and lest that all be too subtle for you, lest you miss the whisper of the garden, well, old mr. robin has a wake-up for you. and he starts his warble in the wee, wee hours. not long after three, perhaps. certainly by four. in the morning, i mean. the american robin is no dawdler, sleeping in, taking his sweet holy time. nope, he’s up well before the crack of dawn, and he’s in full throat these past coupla weeks. has he not awakened you?

here, have a listen: mr. robin singing his song.

he’s out there in the dark, poor warbler of night. good thing he’s got a fairly fine song. a clarion call of 10 consecutive notes, the ornithologists tell us. clear whistles. some folk, the ones who try to put words to the script of the birds, they say he’s calling out “cheer up, cheer up.” or “cheerily, cheerily.” i for one can’t quite make out the words, but i do hear the song, i hear it for most of the night, these past few insomniac nights.

my friend tim the birdman tells me it’s all about hormonal overdrive, of course. and the poor robin just can’t sleep when he’s got one and only one thing on his mind: he needs to procreate, plain and simple. so he’s awake at the first lumen of light. and that’s where the problem comes in, says ornithological tim. those peachy-breasted birds are suffering a modern-day plight: the extreme wattage of the world, the herds of high-intensity light poles lining our highways, the bizarre habit of planting floodlights in branches of trees, they’re all doing a number on the chorister of dawn — they’re pushing his start time closer and closer to midnight. some robins, says tim, are singing their lungs out “almost all night long.”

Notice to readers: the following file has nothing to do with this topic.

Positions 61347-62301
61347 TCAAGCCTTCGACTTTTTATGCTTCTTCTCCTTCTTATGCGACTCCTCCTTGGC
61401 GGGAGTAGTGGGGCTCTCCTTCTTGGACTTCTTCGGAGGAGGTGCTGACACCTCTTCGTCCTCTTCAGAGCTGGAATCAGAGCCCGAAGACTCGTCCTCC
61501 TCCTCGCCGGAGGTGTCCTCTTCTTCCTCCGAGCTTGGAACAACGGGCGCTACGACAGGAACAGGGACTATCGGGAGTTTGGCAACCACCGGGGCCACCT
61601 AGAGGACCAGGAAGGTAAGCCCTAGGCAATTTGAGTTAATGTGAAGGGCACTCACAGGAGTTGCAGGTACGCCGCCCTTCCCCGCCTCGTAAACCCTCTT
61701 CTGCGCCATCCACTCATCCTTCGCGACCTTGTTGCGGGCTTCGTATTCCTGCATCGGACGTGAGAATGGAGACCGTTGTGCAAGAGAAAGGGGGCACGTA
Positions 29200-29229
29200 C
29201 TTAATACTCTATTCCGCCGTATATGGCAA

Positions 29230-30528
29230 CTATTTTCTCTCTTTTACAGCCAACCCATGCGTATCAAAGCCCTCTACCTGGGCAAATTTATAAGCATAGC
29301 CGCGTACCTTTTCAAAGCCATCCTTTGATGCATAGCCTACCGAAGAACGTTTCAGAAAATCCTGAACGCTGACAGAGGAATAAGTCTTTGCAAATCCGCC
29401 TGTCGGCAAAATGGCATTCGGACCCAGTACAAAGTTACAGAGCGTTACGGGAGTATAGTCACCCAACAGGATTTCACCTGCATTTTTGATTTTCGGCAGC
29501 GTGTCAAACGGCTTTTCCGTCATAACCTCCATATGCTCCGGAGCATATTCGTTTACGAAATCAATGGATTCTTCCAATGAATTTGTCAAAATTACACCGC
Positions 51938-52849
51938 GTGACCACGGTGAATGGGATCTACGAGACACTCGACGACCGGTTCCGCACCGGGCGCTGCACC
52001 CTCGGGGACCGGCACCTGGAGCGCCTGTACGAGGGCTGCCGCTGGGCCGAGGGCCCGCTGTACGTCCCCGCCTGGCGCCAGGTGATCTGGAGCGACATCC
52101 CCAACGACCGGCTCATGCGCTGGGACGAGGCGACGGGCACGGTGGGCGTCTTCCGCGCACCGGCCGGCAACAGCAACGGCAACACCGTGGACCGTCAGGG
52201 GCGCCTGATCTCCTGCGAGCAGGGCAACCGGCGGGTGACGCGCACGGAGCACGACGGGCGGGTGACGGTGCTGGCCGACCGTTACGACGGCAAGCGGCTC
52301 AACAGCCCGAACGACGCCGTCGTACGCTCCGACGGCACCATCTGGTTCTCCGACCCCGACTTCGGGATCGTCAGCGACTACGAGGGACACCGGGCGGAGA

egad.

the over-illumination of our planet — the daylight that stretches from dawn to dawn — it’s mucking up the works in a serious way.

but, back to the lone robin who sings out my window — and likely yours too.

seems to me, he’s all part of the magnificent plot to shake us all out of our stupor, our natural-born inclination to doze at the wheel of this thing called “a life.”

there’s divine wisdom, indeed, in this once-a-year whirl through the explosion of spring. the earth is literally bursting with the beautiful. it’s beckoning, begging: crouch down, pay attention. give a sniff. plop your bum. inhale. watch me unfurl. i’ll give you a wallop, minute by minute. 

in a thousand million mind-spinning ways the whole of creation is clued in to the infinite wisdom: this is your gift, it’s yours for the taking. all you need do is open your eyes, open your ears and your nose, pry open your heart — and your soul while you’re at it — and let in the holiest whisper.

it’s the wake-up call of heaven and earth.

the springs of our lifetime are numbered, they won’t last forever and ever. the beauty is now, go bury your nose in the whole of it.